What danger does the drop in the level of the aquifer pose?
Raw or poorly treated wastewater, which comes from densely populated areas and refugee camps in Gaza, infiltrates the aquifer or goes to the Mediterranean. As a result, you have a shortage of water coupled with high demand, given the high growth of population now close to two-million.
So there are issues both with the quality of water and the quantity of water, both are making access to improved drinking water very low. As such, people in Gaza are not able to use the water coming into their houses for drinking; they use it for household ends, but for drinking, they have to rely on trucks. There are some 150 operators who provide some kind of desalinated water that has been filtered to make it acceptable for drinking and for cooking. It’s more expensive and not an improved source of water, according to our definitions of water clean enough to drink.
Q. What other sources of water can possibly be considered?
In the past, Israel used to deliver good quantities of water, but the demand has increased with the population growth, and the volume of freshwater provided by Israel under the 1993 Oslo Accords falls far short of what it needs now. So the quantities from the aquifer and Israel are simply not sufficient for Gaza, although this issue had been raised by numerous studies. There were ideas to build a desalination plant, to import water from Egypt or from Israel—transboundary water—and now the Palestinian Water Authority (PWA) is pushing for a central desalination plan with the support of the World Bank. Strengthening the capacity in the Palestinian water institutions to sustainably manage the sector and build such complex infrastructure is being taken into consideration as part of another Bank’s project.
At the end of the day, people need water. We, at the World Bank, do development, however, our work in Gaza has also a humanitarian nature because water is a basic need.
Q. What is the Bank’s approach to helping address the water crisis?
The World Bank is working closely with the Palestinian Authority in line with its strategic water framework. We are interested in developing infrastructure but also in having the institutional capacities in place to enable the government to sustain it. This is a challenging task.
The PWA and its stakeholders have developed their water strategy for 2017–22. Under this strategy, one of the main objectives is to develop desalination plants as unconventional sources of drinking water because the wells are depleted. They couple this with efficiency measures, so there are less water losses in the system, particularly in Gaza where, due to different conflicts, the infrastructure has been damaged and there are a lot of leaks: we have had projects working on ensuring that services were restored and leaks were detected and fixed.
So, the priority is to secure resources and supply, and of course improve wastewater management. We have a wastewater treatment project in North Gaza, one of the oldest projects on the World Bank’s books. It started as an emergency response project, but is currently working on a long term solution where the treated water will be used for irrigation, saving potable water for drinking and other uses.
Q. What about governance issues?
The PWA water strategy includes an institutional and financial objective to ensure economic viability and sustainability. And this is probably the biggest challenge in Gaza, where the governance system is not fully intact, and people cannot afford to pay for water services.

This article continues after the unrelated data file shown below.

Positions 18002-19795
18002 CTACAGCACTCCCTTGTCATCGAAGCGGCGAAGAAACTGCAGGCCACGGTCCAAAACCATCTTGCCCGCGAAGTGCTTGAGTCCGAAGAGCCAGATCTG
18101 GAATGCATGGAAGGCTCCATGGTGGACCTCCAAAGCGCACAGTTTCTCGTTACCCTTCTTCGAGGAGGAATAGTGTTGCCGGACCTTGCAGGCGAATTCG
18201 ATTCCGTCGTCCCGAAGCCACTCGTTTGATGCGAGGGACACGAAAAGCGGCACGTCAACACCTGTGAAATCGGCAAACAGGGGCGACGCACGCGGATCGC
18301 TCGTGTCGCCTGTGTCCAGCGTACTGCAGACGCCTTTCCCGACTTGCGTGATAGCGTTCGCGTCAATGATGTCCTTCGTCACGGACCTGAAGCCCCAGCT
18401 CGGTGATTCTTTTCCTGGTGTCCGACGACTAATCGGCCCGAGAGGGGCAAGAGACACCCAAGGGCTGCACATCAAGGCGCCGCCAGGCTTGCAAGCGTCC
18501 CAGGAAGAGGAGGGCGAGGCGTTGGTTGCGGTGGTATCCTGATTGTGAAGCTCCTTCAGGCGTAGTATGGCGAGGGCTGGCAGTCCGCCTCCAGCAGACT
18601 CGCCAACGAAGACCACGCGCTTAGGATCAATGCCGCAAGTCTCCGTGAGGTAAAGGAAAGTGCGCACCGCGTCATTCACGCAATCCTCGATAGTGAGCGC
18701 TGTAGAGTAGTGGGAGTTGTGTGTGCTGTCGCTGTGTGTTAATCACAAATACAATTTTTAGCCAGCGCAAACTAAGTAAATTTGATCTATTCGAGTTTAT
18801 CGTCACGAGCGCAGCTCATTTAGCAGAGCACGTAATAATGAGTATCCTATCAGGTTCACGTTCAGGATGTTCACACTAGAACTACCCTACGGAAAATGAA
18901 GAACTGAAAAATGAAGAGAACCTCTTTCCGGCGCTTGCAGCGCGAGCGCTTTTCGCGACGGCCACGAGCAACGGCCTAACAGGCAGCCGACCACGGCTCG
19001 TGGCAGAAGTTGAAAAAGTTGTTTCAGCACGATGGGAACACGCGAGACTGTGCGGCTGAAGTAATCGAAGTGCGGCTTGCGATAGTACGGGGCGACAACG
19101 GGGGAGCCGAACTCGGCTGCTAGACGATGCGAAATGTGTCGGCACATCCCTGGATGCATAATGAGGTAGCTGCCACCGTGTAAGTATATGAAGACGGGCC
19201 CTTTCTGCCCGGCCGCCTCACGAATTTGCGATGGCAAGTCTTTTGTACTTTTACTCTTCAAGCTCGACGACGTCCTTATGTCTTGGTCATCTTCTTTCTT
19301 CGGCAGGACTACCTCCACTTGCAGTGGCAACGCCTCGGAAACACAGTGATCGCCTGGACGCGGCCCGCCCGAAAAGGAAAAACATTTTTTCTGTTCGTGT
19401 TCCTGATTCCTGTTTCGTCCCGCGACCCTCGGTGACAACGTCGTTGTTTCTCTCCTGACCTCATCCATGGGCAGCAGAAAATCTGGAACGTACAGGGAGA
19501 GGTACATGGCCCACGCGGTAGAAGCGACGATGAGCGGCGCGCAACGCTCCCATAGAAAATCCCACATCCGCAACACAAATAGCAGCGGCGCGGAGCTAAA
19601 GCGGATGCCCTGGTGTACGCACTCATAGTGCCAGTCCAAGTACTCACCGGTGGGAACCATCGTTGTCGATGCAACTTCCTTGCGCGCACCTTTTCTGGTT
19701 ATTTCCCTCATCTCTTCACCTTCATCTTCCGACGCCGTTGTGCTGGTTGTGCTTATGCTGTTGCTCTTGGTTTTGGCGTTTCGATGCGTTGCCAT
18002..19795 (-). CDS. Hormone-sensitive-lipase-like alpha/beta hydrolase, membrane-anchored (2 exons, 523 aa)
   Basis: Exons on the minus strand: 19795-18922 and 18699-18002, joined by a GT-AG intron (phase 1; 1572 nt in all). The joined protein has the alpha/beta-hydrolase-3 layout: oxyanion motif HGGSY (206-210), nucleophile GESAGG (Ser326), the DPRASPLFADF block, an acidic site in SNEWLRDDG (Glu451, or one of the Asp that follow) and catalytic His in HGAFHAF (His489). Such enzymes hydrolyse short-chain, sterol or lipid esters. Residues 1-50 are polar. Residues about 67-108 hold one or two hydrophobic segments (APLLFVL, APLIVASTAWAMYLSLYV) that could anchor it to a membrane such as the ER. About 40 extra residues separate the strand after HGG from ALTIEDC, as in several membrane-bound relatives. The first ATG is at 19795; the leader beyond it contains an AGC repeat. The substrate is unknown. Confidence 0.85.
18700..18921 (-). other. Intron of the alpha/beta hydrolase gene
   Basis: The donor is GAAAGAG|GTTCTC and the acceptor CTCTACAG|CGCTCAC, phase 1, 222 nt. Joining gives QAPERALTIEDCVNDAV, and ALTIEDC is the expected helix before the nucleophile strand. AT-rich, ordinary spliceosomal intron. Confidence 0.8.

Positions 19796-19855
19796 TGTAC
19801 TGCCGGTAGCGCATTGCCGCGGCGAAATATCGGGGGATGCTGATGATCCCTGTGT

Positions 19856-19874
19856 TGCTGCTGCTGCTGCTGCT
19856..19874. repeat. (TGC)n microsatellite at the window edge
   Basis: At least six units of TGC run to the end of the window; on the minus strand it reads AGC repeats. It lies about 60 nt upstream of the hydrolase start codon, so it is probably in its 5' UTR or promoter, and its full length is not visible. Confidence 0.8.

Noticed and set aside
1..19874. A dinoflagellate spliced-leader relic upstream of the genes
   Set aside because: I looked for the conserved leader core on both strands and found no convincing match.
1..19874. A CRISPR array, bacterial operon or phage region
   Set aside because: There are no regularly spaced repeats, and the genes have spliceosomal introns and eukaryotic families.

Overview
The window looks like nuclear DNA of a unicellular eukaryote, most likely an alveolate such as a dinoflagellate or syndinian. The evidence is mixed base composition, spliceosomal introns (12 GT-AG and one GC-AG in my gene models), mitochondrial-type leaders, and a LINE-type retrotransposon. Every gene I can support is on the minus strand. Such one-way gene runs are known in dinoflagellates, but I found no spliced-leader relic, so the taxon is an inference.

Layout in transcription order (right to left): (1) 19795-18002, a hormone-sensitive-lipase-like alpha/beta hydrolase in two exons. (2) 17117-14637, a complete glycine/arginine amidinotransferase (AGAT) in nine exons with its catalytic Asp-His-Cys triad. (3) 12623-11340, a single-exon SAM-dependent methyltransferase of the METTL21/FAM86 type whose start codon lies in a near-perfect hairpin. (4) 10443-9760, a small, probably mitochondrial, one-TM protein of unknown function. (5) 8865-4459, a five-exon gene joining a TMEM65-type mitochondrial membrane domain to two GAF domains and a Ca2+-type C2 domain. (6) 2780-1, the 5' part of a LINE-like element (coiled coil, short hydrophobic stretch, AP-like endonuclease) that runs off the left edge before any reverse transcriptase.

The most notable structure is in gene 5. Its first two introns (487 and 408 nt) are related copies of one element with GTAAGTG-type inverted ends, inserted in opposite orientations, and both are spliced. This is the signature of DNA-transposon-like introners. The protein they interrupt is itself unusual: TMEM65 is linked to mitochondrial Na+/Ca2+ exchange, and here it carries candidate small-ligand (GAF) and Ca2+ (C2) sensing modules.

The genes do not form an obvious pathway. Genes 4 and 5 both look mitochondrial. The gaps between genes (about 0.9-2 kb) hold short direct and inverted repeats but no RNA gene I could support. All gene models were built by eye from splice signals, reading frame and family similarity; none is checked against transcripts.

We understand that there are limitations: there are matters that are within the control of the Palestinian Authority, and others that are not. Getting water from Israel, as well as material and experts into Gaza are beyond its control. We try to intervene on a technical level to ensure services are delivered. In our wastewater treatment project in North Gaza, we finally got approval from the government of Israel for a dedicated power line to operate the treatment plant, a request that was submitted three years ago.
Everyone agrees that environment does not have boundaries, so when a waste water treatment plant is developed, this will serve the interest of all parties because otherwise the wastewater is going to flow to the other side. It’s a mutual interest on the Palestinian side but also on the Israeli side. Addressing this necessity is therefore not a luxury.
Q. How quickly has this water crisis happened?
The issue became more acute about 15 years ago, when water supply and availability quickly deteriorated. This water crisis has already led inhabitants to leave Gaza. If we start implementing the measures to secure the water supply and improve water management, the aquifer would clean and replenish itself. But, if by the year 2020, those measures are not in place—if the 55 m3 of water a year from the desalination plant is not coming to replace the water being taken out, if the waste water plants are not built—we will basically have an irreversible process.
Q. What about other areas of Palestine?
In the West Bank, there is also a challenge of access to water. There are some areas where the daily water consumption per person is of 25–30 liters while the World Health Organization recommends 120 liters per capita per day, mainly because inhabitants of the West Bank are not getting enough water from the supplier. The bulk supplier is Palestinian, but much of the resources in the West Bank are controlled by Israel. The demand is particularly acute in summer time: in Hebron, the municipality is able to deliver water only once every 21 days, and this is generating discontent among the population who are less willing to pay for such poor service. Despite the challenging circumstances, we believe that Palestinians, like any other nation, are entitled to adequate water and sanitation.